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Fed splits the difference on labour market pain


The Federal Reserve is inching towards acknowledging how painful its inflation fight is likely to be, but it’s still a lot closer to the optimists than the pessimists.
On a day when it raised interest rates by 0.75 percentage point to a range of 3% to 3.25%, the Fed also released economic projections showing that its median forecast for unemployment is 4.4% by the end of 2023, up from the current 3.7%, meaning more than a million fewer jobs as a result of its campaign. That marked an increase from previous projections in June that showed unemployment peaking around 4.1%, which were widely panned as unrealistic. Yet the numbers still look rosy compared with the labor-market damage that historically accompanies rounds of aggressive monetary policy tightening.
For the Fed, the projections are a balancing act between economics and public relations. The central bank is fighting the worst inflation in four decades, and economic orthodoxy suggests that the overheated labour market is creating upward pressure on wages and consumer prices. As that thinking goes, the only way to break the cycle is to send unemployment higher — a barbaric principle on the face of it that many Americans would deeply object to if they could see through the opacity of the central banking process and its web of economic jargon. Yet for better or worse, there’s virtually no hope that policy makers will concoct a better way of tackling inflation anytime soon.
Among the prominent backers of this orthodoxy are former Treasury Secretary Lawrence Summers and former International Monetary Fund chief economist Olivier Blanchard. Speaking this month on a Goldman Sachs Group Inc podcast, Blanchard said that unemployment probably needs to rise to at least 5% in an optimistic scenario and possibly as high as 6% to 7%. Blanchard, Summers and co-author Alex Domash are far more pessimistic than the median Wall Street economist in a Bloomberg survey, but they argue that they have history on their side. Optimists say that this economic cycle is highly distinct, precipitated by an unprecedented pandemic, and that the Fed’s actions may prompt companies to reduce job openings without necessarily laying off many workers. That, optimists say, would bring down inflation with limited pain.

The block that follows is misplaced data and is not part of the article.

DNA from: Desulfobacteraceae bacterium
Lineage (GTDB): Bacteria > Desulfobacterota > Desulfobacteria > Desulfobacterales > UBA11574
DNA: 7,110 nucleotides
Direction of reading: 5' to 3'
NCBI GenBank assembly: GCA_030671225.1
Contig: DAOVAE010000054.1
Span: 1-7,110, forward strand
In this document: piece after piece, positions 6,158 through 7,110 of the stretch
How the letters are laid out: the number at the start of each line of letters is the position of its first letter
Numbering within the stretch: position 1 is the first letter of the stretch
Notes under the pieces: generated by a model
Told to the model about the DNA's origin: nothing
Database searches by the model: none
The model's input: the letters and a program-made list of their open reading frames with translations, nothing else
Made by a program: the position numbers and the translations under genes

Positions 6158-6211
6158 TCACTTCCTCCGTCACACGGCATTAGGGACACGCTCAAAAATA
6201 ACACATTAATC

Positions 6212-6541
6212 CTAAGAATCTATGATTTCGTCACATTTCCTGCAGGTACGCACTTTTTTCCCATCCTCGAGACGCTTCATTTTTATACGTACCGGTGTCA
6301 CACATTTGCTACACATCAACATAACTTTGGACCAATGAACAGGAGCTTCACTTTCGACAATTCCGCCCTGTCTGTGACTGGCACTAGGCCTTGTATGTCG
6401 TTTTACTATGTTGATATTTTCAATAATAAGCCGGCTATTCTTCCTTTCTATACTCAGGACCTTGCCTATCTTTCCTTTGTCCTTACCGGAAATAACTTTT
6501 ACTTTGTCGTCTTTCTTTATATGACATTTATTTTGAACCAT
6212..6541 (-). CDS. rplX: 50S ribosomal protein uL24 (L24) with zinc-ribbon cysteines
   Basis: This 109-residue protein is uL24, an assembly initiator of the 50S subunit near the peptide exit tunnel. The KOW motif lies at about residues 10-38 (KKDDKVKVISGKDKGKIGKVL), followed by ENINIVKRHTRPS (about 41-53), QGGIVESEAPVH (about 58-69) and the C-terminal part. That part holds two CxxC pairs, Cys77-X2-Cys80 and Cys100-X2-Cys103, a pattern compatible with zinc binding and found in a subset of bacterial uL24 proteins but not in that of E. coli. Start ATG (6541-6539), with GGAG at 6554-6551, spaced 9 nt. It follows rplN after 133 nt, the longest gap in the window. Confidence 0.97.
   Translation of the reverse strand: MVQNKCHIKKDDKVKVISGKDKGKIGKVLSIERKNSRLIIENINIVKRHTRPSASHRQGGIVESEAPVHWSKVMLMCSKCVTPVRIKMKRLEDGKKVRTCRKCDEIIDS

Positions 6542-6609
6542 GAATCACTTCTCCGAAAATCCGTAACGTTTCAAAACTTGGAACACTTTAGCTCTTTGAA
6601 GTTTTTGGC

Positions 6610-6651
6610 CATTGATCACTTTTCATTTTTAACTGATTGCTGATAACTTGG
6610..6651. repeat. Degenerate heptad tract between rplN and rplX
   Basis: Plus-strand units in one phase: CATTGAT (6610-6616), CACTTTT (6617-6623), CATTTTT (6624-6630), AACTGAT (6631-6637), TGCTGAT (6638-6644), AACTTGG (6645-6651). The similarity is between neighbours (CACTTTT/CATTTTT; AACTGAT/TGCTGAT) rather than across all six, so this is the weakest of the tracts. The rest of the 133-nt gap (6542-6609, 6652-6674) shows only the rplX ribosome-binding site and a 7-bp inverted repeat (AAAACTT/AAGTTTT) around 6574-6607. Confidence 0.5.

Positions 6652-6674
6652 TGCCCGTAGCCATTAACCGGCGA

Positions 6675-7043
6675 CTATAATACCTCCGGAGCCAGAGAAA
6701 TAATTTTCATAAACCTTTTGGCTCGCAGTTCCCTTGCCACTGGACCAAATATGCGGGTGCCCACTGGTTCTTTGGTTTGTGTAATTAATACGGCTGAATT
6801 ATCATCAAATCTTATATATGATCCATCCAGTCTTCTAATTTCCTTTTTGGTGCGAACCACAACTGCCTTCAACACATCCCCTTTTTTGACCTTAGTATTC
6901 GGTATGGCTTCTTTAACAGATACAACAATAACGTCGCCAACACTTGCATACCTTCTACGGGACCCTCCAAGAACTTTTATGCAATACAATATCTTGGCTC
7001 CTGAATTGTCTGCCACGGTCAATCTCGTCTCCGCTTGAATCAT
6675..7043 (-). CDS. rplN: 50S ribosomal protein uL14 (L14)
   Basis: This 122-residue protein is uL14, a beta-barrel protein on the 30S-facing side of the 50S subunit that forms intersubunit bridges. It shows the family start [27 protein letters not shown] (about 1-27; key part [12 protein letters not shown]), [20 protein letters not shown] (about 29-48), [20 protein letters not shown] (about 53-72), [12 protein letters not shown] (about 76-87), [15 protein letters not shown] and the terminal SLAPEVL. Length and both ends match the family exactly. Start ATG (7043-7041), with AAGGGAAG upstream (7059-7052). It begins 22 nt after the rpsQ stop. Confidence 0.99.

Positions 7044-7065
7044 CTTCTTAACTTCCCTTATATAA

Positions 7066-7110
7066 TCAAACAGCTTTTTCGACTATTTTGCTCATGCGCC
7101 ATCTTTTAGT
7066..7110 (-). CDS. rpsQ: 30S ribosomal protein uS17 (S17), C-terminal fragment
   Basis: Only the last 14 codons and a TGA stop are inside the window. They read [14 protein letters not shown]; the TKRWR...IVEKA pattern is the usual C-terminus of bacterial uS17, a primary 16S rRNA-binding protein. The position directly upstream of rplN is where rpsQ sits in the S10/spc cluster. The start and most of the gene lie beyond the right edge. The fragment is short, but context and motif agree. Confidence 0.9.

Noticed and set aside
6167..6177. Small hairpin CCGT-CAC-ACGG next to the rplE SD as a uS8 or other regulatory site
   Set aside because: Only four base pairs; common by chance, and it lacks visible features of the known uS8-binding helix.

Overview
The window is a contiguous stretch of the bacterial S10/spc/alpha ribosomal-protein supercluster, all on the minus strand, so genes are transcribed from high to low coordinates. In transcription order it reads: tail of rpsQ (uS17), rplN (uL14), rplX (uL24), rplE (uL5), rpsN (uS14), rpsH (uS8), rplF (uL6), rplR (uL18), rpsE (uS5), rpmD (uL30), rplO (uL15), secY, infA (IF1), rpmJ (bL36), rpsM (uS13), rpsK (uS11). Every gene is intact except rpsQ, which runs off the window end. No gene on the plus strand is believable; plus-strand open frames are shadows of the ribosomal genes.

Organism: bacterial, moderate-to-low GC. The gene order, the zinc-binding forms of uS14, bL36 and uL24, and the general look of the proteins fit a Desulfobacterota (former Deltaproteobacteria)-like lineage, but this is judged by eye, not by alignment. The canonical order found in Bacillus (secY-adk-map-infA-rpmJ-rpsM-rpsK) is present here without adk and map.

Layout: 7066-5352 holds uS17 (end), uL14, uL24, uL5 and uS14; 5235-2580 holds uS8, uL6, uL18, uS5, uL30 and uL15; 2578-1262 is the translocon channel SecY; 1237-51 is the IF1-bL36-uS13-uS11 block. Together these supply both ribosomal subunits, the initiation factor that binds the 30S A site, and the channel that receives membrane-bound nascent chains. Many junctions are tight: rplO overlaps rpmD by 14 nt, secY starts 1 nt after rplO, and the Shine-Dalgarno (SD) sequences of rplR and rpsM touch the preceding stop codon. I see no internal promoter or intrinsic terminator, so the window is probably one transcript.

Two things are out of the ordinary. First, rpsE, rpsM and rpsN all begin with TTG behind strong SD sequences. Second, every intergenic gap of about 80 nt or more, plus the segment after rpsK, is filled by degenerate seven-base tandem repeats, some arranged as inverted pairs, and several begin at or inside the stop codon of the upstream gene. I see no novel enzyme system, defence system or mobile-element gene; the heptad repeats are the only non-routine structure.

Enter Fed Chair Jerome Powell, who appears to be trying to meet the doomsayers and Wall Street somewhere in the middle (albeit still more oriented towards the latter).
The Fed’s new median projections for 2023 and 2024 are slightly more pessimistic than the median Wall Street economist, but still far more sanguine than the type of damage that Blanchard and Summers foresee. Of course the rate-setting Federal Open Market Committee (FOMC) has a range of views, with governors and regional Fed presidents submitting unemployment forecasts from 3.7% to 5% by the last quarter of 2023, up from a previous range of 3.2% to 4.5% in the June projections.
Overall, the Fed’s economic projections should never be taken literally. Although the FOMC would never say so outright, its projections are as much about managing expectations as they are reflections of where it sees the economy going. But at face value, they signal a move away from full-scale wishful thinking toward plausibility, and that’s at least a positive development toward leveling with the American people.


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